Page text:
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Complexity of Finding Embeddings in a k -Tree S. Arnborg, D. G. Corneil, and A. ProskurowskiPowerPoint Presentation

Complexity of Finding Embeddings in a k -Tree S. Arnborg, D. G. Corneil, and A. Proskurowski

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### Complexity of Finding Embeddings in a k-TreeS. Arnborg, D. G. Corneil, and A. Proskurowski

Graphical Models Reading Group

Presented by Chris Bartels

University of Washington

Department of Electrical Engineering

January 29, 2004

Overview

- Computer Science Background
- Graph Theory Background
- PARTIAL K-TREE is NP-complete
- Recognition of partial k-trees for fixed k

Overview

- Computer Science Background
- Turing Machines
- Classes P and NP
- Reductions
- NP-Completeness
- NP-hard

- Graph Theory Background
- PARTIAL K-TREE is NP-complete
- Recognition of partial k-trees for fixed k

Turing MachinesAlan Turing, 1936

- Our mathematical model of a computer
- Defined by
- A set of states, Q
- Special states, qstart, qaccept, qreject
- An infinite memory “tape”
- Input alphabet, , tape alphabet,
- A transition function,
- Q x Q x x {L,R}

Turing Machines

- Turing machines provide binary answers
- qaccept, qreject, or never stop running

- We will only deal with TMs that are deciders
- The set of input strings a TM accepts is its language
- Functionality usually described on a high level

Turing Machines

- Provides a model for what can/can’t be done on a real computer
- Variations on the Turing machine as well as completely different models
- Can’t do things Turing machines can’t
- Differences are polynomial in space and time

The class P

- Class of problems solvable by a polynomial time TM
- That is, can be solved in an amount of time that is polynomial in the length of the input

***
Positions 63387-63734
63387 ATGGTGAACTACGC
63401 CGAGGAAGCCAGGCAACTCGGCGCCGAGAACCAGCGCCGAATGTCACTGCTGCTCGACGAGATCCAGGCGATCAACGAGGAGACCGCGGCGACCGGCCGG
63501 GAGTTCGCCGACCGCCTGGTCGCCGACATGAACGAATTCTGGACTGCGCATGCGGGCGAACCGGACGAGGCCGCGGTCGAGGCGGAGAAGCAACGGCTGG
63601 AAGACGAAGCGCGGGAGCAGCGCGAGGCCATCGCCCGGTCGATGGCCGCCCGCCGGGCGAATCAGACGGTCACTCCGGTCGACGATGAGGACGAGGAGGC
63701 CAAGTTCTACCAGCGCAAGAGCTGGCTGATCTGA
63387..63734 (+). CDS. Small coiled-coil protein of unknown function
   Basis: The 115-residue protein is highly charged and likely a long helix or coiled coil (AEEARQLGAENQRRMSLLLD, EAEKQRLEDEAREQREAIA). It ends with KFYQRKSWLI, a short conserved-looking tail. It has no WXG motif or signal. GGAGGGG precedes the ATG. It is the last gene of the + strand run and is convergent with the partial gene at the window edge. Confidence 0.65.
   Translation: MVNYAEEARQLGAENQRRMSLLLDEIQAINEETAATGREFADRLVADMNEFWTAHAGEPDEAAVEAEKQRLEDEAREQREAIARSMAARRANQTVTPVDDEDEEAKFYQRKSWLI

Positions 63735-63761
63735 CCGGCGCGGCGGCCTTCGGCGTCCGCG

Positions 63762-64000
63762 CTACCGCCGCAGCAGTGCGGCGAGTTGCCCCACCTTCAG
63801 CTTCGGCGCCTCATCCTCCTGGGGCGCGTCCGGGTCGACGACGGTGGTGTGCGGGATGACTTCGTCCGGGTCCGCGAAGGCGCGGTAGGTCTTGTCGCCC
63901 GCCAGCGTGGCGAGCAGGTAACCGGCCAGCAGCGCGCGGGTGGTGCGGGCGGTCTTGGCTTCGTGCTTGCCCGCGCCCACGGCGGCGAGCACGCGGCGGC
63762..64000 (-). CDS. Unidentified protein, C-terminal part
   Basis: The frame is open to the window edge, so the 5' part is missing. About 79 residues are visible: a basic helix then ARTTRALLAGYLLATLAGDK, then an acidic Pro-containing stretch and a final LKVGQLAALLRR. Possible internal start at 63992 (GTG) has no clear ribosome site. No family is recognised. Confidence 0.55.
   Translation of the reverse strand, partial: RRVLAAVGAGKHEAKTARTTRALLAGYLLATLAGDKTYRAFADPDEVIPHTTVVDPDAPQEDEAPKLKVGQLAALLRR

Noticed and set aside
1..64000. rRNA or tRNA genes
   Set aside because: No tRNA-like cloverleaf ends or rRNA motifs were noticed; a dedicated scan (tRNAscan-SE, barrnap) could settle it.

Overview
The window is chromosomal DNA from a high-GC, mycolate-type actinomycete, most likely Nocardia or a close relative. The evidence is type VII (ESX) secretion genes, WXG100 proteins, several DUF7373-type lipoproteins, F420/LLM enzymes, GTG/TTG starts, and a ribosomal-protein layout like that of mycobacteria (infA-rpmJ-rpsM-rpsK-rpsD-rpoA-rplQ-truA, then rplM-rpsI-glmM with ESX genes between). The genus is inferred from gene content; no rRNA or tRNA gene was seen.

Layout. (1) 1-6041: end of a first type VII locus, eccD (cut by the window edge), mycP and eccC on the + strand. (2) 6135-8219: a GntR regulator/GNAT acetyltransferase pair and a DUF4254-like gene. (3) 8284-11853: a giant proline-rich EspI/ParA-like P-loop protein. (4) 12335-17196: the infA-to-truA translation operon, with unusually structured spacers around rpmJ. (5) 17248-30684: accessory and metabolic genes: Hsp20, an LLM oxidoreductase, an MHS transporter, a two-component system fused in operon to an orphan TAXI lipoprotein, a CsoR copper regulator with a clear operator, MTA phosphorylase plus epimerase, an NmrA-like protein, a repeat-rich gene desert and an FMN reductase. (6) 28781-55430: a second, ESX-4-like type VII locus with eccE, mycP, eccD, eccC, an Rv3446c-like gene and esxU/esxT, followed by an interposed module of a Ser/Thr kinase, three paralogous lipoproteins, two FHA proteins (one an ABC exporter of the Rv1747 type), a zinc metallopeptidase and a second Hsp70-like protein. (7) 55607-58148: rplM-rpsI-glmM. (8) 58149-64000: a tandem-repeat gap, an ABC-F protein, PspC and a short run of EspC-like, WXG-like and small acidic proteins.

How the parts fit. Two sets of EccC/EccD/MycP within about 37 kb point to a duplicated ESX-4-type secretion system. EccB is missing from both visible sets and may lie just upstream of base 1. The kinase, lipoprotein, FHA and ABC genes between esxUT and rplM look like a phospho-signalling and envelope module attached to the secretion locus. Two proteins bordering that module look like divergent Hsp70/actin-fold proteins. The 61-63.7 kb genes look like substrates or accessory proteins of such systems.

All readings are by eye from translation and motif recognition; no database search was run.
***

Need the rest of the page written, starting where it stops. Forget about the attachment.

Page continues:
- PATH: Given a graph, is there a path from s to t
- PRIME: Given an integer, is it a prime number

- The class P is only decision problems

The class NP

- Class of problems solvable by a non-deterministic polynomial time TM
- When you don’t know what to do, run all options in parallel
- If any branch accepts, the machine accepts
- If all branches reject, the machine rejects
- Total time is the time of longest branch

The class NP

- Also, the class of languages that have polynomial time verifiers
- Examples:
- HAMPATH
- SAT
- CLIQUE

- ~HAMPATH does not appear to be in NP

P vs. NP

- For some problems we can prove that they take an exponential amount of time, EXPTIME
- We can prove that:
P NP EXPTIME

P EXPTIME

- It is speculated that:
P NP EXPTIME

Reductions

- Language A is reducible to language B
A P B

- A P B iff there exists a function
f : * *

where for every

A f ()B

- Example 3SAT P CLIQUE
- 3SAT = {<> | is a satisfiable 3-cnf formula }
- CLIQUE = {<G,k> | G is a graph with a k-clique}

NP-CompletenessCook-Levin

- A language A is NP-complete if:
- A is in NP
- All other languages in NP P A

- Beginning with a language and an input, we can form a Boolean equation that is true iff the input is in the language
- If a language is in NP, the equation can be written in polynomial time
- SAT is NP-complete

Suppose CLIQUEP

- If CLIQUEP then P=NP. How?
- Start with NP-complete language A
- Reduce to Boolean formula
- Reduce to 3-cnf Boolean formula
- Reduce to graph
- Use magical CLIQUE solver to get answer

NP-Hard

- A problem is NP-hard if:
- All problems in NP are polynomial time reducible to it

- NP-hard problems do not have to be in NP
- Do not have to be decision problems
- Often the optimization version of a NP-complete decision problem
- Finding optimal k-tree vs. does the graph have a k-tree

Overview

- Computer Science Background
- Graph Theory Background
- Triangulation and k-trees
- Elimination